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Research shows half of U.S. drivers won't purchase a fully driverless car.

Posted in News

Autonomous Car Companies Have Work To Do With Drivers
Research shows half of U.S. drivers won't purchase a fully driverless car.

— About 50 percent of U.S. consumers want nothing to do with purchasing fully autonomous cars as acceptance levels of sharing the roads with driverless cars have dropped across the country.

It was just two years ago that 30 percent of consumers said they would never buy a fully autonomous vehicle.

Researchers also found in 2016 about 63 percent of the public said the roads would be safer if cars were automated, but only 45 percent hold that view now.

The research comes from Cox Automotive, the parent company of Kelley Blue Book and Autotrader. Cox researchers found consumers are starting to get a better grasp of the complex nature of self-driving cars and a better understanding of the technology has decreased confidence in fully autonomous cars.

About 39 percent of the youngest generation claim they wouldn't buy a fully autonomous car, making them the largest group confident of the technology. Baby Boomers? Not so much, as 71 percent say there is no way they will purchase a fully driverless car.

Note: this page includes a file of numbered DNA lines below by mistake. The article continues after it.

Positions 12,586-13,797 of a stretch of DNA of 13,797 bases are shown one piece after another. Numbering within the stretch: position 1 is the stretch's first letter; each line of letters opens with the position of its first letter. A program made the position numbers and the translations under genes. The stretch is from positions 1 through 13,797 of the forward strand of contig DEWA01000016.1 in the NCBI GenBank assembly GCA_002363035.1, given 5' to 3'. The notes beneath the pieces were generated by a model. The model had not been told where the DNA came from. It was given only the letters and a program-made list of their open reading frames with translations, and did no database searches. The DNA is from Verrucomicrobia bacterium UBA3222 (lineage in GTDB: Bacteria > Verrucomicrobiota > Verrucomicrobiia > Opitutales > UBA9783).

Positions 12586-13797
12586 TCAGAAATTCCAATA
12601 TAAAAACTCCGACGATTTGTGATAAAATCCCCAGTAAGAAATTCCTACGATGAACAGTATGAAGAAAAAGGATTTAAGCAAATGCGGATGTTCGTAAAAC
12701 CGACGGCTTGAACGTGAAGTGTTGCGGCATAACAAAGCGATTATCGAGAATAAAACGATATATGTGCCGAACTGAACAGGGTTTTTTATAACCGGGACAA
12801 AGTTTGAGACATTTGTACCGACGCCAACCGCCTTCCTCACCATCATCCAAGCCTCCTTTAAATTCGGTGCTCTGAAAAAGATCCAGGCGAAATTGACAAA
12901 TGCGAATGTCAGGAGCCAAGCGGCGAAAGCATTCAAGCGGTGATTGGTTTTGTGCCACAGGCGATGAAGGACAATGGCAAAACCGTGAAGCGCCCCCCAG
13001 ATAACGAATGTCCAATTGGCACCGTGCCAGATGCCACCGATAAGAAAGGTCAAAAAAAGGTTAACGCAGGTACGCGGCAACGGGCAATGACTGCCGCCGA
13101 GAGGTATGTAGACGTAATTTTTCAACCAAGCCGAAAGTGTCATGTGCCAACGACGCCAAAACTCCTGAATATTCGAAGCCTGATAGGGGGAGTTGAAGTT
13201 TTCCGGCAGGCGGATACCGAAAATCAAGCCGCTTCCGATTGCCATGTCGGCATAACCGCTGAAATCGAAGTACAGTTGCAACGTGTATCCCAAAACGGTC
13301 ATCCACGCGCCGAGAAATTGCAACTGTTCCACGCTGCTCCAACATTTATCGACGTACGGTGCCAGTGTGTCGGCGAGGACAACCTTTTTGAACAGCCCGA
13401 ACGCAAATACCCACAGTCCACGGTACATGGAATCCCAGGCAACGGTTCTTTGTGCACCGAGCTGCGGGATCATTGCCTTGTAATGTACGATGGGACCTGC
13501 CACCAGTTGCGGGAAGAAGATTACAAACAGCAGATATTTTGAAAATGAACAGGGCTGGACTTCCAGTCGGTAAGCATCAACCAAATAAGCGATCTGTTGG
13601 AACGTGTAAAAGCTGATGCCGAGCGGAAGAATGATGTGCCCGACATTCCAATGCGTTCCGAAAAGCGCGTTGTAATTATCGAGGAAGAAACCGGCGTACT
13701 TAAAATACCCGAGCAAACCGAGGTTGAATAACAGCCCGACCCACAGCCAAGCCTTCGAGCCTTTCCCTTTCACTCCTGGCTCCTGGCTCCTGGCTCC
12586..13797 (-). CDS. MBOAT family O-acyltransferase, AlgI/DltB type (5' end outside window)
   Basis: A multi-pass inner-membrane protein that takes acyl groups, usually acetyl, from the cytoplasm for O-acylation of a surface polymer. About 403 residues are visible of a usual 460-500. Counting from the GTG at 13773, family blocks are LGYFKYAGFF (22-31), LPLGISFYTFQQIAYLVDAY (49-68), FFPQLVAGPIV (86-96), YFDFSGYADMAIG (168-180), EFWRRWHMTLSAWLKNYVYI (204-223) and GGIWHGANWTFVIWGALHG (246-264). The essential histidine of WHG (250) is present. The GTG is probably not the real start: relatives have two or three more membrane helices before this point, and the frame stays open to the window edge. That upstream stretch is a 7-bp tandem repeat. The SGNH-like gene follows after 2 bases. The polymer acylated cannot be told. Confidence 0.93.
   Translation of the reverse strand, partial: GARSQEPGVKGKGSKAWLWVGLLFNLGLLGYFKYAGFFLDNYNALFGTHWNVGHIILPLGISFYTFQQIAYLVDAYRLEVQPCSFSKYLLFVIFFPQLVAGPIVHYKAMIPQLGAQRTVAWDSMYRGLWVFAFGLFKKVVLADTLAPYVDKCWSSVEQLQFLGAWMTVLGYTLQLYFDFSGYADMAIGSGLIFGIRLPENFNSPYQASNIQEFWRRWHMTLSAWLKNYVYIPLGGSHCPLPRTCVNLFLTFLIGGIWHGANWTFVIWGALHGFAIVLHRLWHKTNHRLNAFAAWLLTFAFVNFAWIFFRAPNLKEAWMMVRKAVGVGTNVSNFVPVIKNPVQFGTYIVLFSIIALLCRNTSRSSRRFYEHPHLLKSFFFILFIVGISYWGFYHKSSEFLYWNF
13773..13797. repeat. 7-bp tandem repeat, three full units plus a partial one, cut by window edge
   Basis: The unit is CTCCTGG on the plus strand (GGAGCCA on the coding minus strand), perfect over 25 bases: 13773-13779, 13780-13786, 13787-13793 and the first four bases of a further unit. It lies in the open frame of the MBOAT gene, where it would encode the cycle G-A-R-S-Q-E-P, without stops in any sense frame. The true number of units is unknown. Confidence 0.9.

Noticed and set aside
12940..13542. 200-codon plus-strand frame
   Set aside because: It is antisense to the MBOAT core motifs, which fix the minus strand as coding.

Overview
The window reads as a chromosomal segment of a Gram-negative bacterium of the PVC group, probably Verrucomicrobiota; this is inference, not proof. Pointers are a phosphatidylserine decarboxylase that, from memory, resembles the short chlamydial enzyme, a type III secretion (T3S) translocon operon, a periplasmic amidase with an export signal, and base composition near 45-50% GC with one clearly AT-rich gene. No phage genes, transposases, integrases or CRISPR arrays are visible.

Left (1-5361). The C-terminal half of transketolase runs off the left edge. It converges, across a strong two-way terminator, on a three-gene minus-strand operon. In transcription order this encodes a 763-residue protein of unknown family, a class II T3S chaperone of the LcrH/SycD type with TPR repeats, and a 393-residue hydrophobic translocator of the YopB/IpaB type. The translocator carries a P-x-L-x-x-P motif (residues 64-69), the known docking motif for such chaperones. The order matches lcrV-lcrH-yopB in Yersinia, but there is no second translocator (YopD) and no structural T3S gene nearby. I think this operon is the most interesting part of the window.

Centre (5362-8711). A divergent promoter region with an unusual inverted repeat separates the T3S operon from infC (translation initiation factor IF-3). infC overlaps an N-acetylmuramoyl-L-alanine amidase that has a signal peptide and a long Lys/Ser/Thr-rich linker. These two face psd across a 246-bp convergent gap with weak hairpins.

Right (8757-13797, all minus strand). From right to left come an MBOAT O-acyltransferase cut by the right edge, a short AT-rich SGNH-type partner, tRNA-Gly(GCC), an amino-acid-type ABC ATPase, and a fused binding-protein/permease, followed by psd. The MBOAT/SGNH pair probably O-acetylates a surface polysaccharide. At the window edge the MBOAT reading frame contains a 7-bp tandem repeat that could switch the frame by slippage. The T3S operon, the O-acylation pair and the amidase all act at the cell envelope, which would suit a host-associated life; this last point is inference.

And when driverless cars start hitting dealer lots, dealers in urban areas will have a better chance of unloading the vehicles compared to dealerships in rural locations as urbanites are more likely to buy autonomous cars.

Consumers seem to be accepting of Level 2 technology that assists drivers with avoiding lane changing and forward and rear-end collisions.

Self-driving companies did get at least a little good news from the report when 68 percent of the public said they would rather ride in a fully autonomous car compared to the 39 percent who would rather hitch a ride with a total stranger.

The research joins previous driverless car studies that indicate most consumers aren't jumping for joy over the prospect of fully autonomous vehicles.

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